Language and Region


Howard Giles (1973)

Accommodation Theory

  • Speakers change their language to resemble that of their listener
  • Convergence
  • Divergence
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William Labov (1963)

Martha's Vineyard study

  • East Coast of America
  • Focused on realisations of the diphthongs [aw] and [ay] (as in mouse and mice)
  • He interviewd a number of speakers drawn from different ages and ethnic groups
  • In younger speakers, a movement from the pronunciation associated with the standard New England norms was happening
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Peter Trudgill (1974)

Norwich Study

  • -ing dropping
  • Class has more of a determiner of non-standard usage than gender, although women do tend to speak more over-prestige than men
  • If you drop your '-ing's then you are more likely to be working class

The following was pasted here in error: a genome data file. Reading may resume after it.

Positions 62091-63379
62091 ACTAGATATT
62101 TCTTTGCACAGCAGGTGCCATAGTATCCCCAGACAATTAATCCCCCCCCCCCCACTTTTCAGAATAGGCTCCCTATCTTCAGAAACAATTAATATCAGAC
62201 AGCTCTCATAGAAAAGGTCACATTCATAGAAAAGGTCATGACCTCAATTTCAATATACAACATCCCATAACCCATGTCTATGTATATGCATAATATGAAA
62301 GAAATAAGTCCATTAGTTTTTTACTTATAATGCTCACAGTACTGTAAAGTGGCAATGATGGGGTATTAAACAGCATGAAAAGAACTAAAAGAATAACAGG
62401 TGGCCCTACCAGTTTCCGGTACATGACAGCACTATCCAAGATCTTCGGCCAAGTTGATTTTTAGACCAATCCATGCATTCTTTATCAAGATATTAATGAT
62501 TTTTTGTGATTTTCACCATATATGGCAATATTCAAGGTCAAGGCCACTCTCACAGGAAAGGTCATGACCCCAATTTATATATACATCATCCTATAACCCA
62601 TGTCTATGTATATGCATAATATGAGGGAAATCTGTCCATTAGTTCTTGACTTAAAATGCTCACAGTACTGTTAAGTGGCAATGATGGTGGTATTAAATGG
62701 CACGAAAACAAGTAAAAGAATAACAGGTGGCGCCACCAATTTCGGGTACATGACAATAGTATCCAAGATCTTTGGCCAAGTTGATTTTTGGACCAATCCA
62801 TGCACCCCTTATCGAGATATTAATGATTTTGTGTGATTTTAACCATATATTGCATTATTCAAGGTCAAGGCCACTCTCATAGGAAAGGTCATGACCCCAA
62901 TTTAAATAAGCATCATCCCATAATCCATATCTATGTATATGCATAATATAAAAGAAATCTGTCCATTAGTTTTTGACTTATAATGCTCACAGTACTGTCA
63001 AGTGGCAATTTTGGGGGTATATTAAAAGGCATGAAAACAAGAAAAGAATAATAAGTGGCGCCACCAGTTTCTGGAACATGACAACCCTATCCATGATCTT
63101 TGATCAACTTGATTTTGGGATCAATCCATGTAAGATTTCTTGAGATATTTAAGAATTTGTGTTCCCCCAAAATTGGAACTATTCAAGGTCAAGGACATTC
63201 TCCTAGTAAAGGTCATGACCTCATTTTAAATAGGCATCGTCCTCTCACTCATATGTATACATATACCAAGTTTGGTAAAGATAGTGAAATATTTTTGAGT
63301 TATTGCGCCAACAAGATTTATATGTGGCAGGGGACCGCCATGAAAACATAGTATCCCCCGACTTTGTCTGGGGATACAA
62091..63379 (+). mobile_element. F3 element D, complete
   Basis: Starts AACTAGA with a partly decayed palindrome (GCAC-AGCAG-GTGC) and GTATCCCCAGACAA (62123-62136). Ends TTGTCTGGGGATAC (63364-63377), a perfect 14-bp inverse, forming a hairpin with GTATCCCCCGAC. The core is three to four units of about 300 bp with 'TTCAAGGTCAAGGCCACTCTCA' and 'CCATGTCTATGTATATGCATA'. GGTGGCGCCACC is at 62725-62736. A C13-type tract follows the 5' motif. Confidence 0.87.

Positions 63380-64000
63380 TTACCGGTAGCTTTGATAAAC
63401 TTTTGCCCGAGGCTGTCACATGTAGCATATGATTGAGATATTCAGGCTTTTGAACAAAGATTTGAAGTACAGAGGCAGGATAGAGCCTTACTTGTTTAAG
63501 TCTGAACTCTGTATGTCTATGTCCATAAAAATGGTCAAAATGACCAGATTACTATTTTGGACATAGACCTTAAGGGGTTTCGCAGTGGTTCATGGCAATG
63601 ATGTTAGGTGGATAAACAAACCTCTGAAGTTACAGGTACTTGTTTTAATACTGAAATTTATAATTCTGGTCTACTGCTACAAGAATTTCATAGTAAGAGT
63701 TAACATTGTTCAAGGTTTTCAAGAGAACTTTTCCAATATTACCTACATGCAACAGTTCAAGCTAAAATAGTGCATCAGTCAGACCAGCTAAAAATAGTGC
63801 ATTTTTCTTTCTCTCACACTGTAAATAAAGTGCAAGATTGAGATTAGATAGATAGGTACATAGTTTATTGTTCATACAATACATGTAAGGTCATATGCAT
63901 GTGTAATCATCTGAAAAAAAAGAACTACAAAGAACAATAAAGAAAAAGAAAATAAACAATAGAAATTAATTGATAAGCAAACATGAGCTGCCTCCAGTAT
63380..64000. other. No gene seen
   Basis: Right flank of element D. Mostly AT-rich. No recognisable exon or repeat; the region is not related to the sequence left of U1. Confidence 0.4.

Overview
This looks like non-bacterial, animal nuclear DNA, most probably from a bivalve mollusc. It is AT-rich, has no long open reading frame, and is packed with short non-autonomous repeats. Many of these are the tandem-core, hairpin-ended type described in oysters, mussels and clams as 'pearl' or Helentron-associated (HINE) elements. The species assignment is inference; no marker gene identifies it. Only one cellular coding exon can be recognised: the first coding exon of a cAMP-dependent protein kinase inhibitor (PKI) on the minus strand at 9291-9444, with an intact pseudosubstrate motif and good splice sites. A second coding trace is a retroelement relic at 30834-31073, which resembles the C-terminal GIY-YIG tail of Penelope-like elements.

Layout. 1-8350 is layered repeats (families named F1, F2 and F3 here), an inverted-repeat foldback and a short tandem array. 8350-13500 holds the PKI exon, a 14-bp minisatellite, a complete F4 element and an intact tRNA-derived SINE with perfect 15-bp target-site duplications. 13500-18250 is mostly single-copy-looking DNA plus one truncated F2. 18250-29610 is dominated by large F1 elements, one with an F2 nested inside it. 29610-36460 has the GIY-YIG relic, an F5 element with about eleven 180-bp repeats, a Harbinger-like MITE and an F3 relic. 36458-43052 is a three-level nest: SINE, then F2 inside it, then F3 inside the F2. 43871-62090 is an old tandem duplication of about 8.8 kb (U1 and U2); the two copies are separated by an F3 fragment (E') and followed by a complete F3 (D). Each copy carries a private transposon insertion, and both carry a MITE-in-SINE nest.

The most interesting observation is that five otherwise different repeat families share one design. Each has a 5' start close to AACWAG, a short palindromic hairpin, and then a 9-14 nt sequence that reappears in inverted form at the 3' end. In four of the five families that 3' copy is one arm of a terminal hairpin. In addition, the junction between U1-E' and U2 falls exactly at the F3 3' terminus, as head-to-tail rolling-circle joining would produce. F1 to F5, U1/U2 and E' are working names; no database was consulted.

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David Rosewarne (1984)

Estuary English

  • Newly observed variety of English pronunciation
  • Recieved Pronunciation (RP) is the standard 'correct' way of speaking English but it is being replaced by Estuary English
  • Estuary English is a variety of modified regional speech, it is a mixture of non-regional and local south-eastern English pronunciation and intonation.
  • Glottal stops
  • /h/ dropping
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Pamela Fishman (1992)

  • English is less well loved but more used because it has econo-technical superiority
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